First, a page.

However, owners who have lost the ability to vote are not able to requisition meetings and they cannot be counted towards the required 15% of voting units.
A condo corporation must provide various notices to owners to make owners aware of upcoming owners meetings. These notices include:
Preliminary Notice of Meeting: This must be delivered to owners at least 20 days before a Notice of Meeting. The Preliminary Notice lets owners know that a Notice of Meeting will be sent, it also states the purpose of the meeting, and, if applicable, requests that individuals interested in being candidates for director positions notify the board in writing.
Notice of Meeting: This notice must be delivered to owners in writing at least 15 days before the day of the meeting. A Notice of Meeting will include the date, time, and place of the meeting. It must also identify the business or subject matter that will be discussed, among other things.
If an owner wishes to receive notices electronically, they must provide an Agreement to Receive Notices Electronically form, and the condo corporation must have a statement of this method of receiving notices in the record of owners and mortgagees (unless the Condo Act provides otherwise).
This third type of meeting within a condo corporation varies greatly from the first two. Board meetings are attended by the condo board to manage the affairs of the condo corporation. The only people who are entitled to attend board meetings are the directors, however, condo boards may invite individuals to attend board meetings as guests.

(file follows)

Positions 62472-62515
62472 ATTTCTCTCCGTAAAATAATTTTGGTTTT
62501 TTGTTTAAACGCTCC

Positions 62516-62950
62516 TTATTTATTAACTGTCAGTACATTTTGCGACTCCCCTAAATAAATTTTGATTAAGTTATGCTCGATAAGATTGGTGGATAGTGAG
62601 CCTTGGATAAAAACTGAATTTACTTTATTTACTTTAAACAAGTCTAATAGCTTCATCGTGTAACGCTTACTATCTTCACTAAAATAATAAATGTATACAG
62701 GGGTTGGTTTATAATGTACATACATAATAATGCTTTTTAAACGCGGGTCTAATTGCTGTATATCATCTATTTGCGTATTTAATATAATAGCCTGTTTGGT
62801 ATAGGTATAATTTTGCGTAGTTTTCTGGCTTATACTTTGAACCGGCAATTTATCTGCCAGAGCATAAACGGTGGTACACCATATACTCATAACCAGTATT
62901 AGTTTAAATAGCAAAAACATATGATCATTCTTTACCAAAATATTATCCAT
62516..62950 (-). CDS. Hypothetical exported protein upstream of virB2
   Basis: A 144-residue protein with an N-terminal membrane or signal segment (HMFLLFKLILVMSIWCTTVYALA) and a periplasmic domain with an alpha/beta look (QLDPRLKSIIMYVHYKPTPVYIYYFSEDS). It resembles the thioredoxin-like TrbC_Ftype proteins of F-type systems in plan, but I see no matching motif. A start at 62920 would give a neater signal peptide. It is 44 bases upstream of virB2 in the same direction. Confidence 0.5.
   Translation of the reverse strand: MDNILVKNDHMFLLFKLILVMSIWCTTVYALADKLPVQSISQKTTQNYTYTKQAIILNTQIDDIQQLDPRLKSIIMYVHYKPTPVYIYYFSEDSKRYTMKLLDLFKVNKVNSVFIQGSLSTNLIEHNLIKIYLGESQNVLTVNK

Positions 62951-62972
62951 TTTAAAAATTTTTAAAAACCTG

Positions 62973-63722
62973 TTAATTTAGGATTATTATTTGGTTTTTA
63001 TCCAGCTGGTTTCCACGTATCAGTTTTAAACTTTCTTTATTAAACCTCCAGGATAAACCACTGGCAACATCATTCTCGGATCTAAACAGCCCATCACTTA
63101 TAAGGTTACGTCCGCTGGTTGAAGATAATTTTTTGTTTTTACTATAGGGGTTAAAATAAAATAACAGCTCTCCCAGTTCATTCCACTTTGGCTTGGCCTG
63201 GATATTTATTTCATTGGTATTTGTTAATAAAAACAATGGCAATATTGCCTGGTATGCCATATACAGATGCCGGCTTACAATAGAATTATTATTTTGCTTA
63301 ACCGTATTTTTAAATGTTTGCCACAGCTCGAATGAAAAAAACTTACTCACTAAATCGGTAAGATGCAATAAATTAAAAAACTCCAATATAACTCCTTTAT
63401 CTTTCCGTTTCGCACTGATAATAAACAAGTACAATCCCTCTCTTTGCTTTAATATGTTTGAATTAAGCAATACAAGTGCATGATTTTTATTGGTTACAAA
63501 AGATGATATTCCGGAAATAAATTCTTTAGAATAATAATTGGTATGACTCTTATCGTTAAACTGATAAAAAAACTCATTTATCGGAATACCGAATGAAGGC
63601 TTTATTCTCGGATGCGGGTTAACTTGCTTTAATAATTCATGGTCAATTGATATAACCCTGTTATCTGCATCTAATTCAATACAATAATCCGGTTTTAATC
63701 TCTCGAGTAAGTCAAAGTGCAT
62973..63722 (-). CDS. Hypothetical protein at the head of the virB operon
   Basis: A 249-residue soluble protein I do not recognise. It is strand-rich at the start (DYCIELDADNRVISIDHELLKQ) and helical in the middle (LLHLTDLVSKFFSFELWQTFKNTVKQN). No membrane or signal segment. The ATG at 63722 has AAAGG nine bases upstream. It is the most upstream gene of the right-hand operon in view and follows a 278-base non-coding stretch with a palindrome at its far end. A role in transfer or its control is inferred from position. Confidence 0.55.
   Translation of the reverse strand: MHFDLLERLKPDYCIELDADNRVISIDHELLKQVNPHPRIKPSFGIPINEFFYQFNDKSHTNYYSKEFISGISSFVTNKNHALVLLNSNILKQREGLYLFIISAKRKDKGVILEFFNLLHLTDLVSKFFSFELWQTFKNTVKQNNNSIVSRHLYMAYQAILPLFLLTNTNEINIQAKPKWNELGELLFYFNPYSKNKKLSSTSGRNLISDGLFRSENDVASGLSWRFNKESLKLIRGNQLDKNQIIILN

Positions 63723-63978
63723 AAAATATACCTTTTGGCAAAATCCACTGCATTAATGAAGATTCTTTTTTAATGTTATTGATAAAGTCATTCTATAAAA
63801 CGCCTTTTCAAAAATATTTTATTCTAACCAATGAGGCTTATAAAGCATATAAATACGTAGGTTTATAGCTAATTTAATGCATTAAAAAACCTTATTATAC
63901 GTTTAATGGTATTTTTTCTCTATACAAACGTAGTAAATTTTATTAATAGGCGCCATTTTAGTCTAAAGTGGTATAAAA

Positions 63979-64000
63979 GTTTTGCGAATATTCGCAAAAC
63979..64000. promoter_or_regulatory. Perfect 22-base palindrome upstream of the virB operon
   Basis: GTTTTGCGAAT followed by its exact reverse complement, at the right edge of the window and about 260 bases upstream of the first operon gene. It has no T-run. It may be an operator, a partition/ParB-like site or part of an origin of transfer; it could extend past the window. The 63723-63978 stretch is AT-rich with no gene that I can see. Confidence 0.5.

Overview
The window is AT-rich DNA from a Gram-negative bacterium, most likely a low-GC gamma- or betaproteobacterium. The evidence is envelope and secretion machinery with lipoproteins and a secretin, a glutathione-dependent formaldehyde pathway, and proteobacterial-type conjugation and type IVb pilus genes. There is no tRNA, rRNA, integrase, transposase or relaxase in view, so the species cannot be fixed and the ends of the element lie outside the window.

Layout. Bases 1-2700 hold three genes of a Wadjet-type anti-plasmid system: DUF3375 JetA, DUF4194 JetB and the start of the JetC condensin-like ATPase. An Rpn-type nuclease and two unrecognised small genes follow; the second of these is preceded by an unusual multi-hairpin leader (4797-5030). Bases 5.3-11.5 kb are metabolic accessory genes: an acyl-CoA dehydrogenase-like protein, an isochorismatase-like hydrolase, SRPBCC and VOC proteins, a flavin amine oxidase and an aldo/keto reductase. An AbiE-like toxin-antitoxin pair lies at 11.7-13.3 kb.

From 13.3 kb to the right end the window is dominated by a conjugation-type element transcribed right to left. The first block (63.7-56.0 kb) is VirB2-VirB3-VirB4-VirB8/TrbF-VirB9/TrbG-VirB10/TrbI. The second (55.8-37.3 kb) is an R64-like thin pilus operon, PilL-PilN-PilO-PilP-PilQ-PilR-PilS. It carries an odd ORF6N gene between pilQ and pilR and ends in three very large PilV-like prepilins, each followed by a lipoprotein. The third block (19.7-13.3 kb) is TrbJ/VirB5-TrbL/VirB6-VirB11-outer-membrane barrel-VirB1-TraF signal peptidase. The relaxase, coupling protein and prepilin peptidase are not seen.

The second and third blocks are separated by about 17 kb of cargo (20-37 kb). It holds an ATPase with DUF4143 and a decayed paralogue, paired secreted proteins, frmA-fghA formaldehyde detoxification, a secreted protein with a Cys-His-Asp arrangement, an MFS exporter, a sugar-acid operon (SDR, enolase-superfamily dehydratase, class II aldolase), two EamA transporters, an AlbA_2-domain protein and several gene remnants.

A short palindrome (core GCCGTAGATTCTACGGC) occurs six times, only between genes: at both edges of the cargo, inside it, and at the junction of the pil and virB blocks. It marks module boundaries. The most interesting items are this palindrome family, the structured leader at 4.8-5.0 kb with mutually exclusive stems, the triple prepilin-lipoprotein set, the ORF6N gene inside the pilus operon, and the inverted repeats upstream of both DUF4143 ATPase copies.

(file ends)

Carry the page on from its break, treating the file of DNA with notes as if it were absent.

A condo’s board of directors can only conduct condo related business at a board meeting. Similar to an AGM, before any condo business can be conducted, the board must make sure there is a quorum of directors attending the board meeting. For board meetings, quorum is a majority of the total number of positions on the board. For example, if there are 3 positions on the board, quorum would be 2 board members in attendance at the board meeting.
As a condo owner and a member of the condo corporation it is important to be up-to-date with the latest condo news. Information Certificates helps ensure that condo owners receive information about the state of the condo corporation throughout the year. Information certificates can be broken down into three types:
- Periodic Information Certificate (PIC): This is sent out twice per fiscal year to all owners. Usually within 60 days of the end of the first quarter and 60 days of the end of the third quarter. It includes key information about the condo’s board, finances, insurance, reserve fund, legal proceedings, and other matters.
- Information Certificate Update (ICU): Sent to owners if there are certain key changes before the next scheduled Periodic Information Certificate, such as changes in the directors or officers of the condo corporation. This information certificate is distributed within 30 days of the change.
- New Owner Information Certificate (NOIC): Sent to new owners within 30 days after the new owner provides written notice stating their name and the unit that they own in the condo corporation. A NOIC covers the most recent PIC and any subsequent ICUs.
Understanding the three different condo meetings and how they can serve you is essential when you become part of a condo corporation. In the event that you attend an owner meeting or even requisition a meeting, it is crucial to be familiar with the voting process and your rights as a condo owner.